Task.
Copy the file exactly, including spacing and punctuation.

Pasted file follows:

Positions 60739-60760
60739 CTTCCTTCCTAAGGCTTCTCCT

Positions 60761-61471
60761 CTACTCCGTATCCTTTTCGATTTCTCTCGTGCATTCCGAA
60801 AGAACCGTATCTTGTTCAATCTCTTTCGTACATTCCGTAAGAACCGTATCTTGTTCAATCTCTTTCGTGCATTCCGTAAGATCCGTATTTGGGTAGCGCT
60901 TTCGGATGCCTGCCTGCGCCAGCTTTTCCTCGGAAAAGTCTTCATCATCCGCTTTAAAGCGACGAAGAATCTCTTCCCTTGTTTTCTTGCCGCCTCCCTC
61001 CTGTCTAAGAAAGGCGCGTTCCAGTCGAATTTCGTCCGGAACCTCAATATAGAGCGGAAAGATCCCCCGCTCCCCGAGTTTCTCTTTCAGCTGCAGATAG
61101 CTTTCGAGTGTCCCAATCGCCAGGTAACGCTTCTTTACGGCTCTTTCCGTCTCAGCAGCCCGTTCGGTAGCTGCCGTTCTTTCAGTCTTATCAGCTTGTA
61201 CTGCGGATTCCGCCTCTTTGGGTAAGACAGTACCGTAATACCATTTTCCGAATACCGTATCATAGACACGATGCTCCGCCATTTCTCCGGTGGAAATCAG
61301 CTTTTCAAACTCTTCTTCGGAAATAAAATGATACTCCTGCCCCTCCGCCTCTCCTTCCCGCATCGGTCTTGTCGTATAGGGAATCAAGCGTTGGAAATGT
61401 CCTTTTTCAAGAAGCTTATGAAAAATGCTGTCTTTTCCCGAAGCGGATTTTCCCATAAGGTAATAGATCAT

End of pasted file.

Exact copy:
Positions 60739-60760
60739 CTTCCTTCCTAAGGCTTCTCCT

Positions 60761-61471
60761 CTACTCCGTATCCTTTTCGATTTCTCTCGTGCATTCCGAA
60801 AGAACCGTATCTTGTTCAATCTCTTTCGTACATTCCGTAAGAACCGTATCTTGTTCAATCTCTTTCGTGCATTCCGTAAGATCCGTATTTGGGTAGCGCT
60901 TTCGGATGCCTGCCTGCGCCAGCTTTTCCTCGGAAAAGTCTTCATCATCCGCTTTAAAGCGACGAAGAATCTCTTCCCTTGTTTTCTTGCCGCCTCCCTC
61001 CTGTCTAAGAAAGGCGCGTTCCAGTCGAATTTCGTCCGGAACCTCAATATAGAGCGGAAAGATCCCCCGCTCCCCGAGTTTCTCTTTCAGCTGCAGATAG
61101 CTTTCGAGTGTCCCAATCGCCAGGTAACGCTTCTTTACGGCTCTTTCCGTCTCAGCAGCCCGTTCGGTAGCTGCCGTTCTTTCAGTCTTATCAGCTTGTA
61201 CTGCGGATTCCGCCTCTTTGGGTAAGACAGTACCGTAATACCATTTTCCGAATACCGTATCATAGACACGATGCTCCGCCATTTCTCCGGTGGAAATCAG
61301 CTTTTCAAACTCTTCTTCGGAAATAAAATGATACTCCTGCCCCTCCGCCTCTCCTTCCCGCATCGGTCTTGTCGTATAGGGAATCAAGCGTTGGAAATGT
61401 CCTTTTTCAAGAAGCTTATGAAAAATGCTGTCTTTTCCCGAAGCGGATTTTCCCATAAGGTAATAGATCAT